Ike's damage leaves lasting images

September 15, 2009 9:09:52 PM PDT
The destruction following Hurricane Ike left images we will never forget around southeast Texas. [IKE ANNIVERSARY: Look back at the storm that changed SE Texas]

As we continue our look back to exactly one year ago, Chief Meteorologist Tim Heller sits down with aerial photographer Bryan Carlile who was among the first to see the damage for himself.

Bryan Carlile, Aerial Photographer: My first flight was the day after the hurricane struck. It was just incredible. There was water everywhere. You couldn't tell where the land was.

Chief Meteorologist Tim Heller: There was a no fly zone, so how did you get up?

Carlile: Well, I was actually working for a company. I contract for an oil and gas operation, and that is how I was able to get into the air. I'm an aerial photographer and also I'm an environmental GPS mapping consultant. Basically I am a cartographer. I make maps.

Heller: You had the advantage of actually seeing it in most cases before anything was moved. What was your first impression?

Carlile: My first impression was a mixture of utter shock. When I saw the coastal region, it was very emotional. It was stressful. I had a job to do, but it was just overwhelming emotionally.

Heller: Is it hard to put something of that magnitude inside a small little viewfinder?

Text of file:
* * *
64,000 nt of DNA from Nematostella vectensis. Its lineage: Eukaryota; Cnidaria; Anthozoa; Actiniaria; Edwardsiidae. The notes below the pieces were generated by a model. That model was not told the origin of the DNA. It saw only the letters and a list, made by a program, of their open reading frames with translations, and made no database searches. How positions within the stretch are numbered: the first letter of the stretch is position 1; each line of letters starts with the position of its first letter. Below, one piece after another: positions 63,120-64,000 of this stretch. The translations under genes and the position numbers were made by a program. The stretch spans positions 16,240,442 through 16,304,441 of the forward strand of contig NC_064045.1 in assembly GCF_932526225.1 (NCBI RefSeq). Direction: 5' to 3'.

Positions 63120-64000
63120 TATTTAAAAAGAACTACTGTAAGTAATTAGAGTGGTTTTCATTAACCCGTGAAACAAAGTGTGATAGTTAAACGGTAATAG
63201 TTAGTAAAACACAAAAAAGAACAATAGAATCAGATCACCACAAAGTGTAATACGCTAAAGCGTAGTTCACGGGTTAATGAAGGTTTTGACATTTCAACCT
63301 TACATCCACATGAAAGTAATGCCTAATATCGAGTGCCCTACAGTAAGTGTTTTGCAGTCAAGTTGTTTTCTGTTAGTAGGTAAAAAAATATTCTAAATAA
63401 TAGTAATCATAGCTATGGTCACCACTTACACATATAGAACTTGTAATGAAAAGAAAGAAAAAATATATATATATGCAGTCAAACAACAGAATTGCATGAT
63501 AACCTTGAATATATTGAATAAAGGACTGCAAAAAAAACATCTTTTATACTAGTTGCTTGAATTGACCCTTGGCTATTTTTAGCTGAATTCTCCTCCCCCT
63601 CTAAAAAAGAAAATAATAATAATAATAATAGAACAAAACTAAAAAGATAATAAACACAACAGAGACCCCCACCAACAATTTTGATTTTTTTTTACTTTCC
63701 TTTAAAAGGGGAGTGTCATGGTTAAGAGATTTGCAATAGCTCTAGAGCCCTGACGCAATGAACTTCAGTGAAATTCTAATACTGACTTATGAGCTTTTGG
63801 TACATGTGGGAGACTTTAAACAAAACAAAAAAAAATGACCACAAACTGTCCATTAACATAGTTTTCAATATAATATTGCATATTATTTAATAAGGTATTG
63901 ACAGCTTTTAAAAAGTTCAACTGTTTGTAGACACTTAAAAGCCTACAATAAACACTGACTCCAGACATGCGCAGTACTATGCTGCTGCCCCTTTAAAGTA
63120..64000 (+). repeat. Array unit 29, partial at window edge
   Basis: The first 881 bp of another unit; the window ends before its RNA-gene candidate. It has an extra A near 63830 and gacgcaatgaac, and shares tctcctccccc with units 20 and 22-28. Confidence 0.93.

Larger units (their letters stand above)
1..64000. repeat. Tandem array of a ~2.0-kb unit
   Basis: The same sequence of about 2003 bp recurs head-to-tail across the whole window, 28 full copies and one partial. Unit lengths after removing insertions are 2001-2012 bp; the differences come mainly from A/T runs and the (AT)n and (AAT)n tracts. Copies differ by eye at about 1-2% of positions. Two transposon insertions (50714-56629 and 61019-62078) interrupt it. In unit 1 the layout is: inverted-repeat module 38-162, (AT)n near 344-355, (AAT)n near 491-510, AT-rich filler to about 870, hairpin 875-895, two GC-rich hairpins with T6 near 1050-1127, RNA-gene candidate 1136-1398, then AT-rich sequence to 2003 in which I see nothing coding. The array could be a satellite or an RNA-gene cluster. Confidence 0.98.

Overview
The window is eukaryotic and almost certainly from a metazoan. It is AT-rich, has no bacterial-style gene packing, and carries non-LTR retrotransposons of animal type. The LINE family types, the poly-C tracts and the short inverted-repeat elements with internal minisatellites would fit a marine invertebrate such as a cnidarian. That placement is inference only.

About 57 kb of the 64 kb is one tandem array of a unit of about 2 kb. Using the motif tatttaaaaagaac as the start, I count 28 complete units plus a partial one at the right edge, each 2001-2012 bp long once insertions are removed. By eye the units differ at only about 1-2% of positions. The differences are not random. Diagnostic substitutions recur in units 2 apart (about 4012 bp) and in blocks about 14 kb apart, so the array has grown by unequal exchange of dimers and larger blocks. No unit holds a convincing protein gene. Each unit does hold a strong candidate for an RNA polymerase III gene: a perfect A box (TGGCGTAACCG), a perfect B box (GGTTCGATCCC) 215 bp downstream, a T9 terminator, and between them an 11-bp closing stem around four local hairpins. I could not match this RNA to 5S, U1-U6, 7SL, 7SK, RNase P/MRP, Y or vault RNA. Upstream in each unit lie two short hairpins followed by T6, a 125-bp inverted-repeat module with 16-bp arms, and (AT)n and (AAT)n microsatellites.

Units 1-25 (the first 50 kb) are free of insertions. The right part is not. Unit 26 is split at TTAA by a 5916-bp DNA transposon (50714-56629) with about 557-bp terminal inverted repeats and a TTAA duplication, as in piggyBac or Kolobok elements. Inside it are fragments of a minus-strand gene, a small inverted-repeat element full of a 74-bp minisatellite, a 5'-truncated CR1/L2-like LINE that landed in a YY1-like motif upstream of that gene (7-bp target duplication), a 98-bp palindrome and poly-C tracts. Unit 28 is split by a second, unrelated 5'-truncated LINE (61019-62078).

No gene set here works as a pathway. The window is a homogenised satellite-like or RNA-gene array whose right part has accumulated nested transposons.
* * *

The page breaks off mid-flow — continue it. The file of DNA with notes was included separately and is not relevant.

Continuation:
Carlile: It's trying to capture the shots in such a way that will bring the reader into your subject.

Heller: How many pictures did you take?

Carlile: Total over a course of around five days, probably around 2,000 to 2,500. Right around there.

Heller: Is there one particular that stands out for you?

Carlile: I think emotionally there was a shot of Winnie the Pooh. I saw this lone child's toy and what was left of obliterated homes along the coast line and Bolivar, and it just hit me. I was no longer doing a job and I felt it emotionally and I went oh my gosh, this is the remnants of someone else's life. And it's here on the beach.

Heller: The big yellow house sitting all by itself in the middle of Bolivar Peninsula. That's such a striking photo.

Carlile: Most definitely. There were a couple of other houses that were like that. You would see literally a roof and the bottom part of the house was completely gone, and you just wonder how did this happen, but somebody had a good engineer.

Heller: You know what's missing from your photos? People.

Carlile: True. There weren't any.

Heller: Do you think our coast will ever be the same? Will we be like we were?

Carlile: I think once Mother Nature wreaks its havoc on any environment, it's never the same. I think the resiliency of the Galveston people, they're going to bring it back to its glory that it is. I really do believe that.

If you would like to see more of Carlile's photos, his book titled, "After Ike: Aerial Views From The No-Fly Zone", just hit store shelves.

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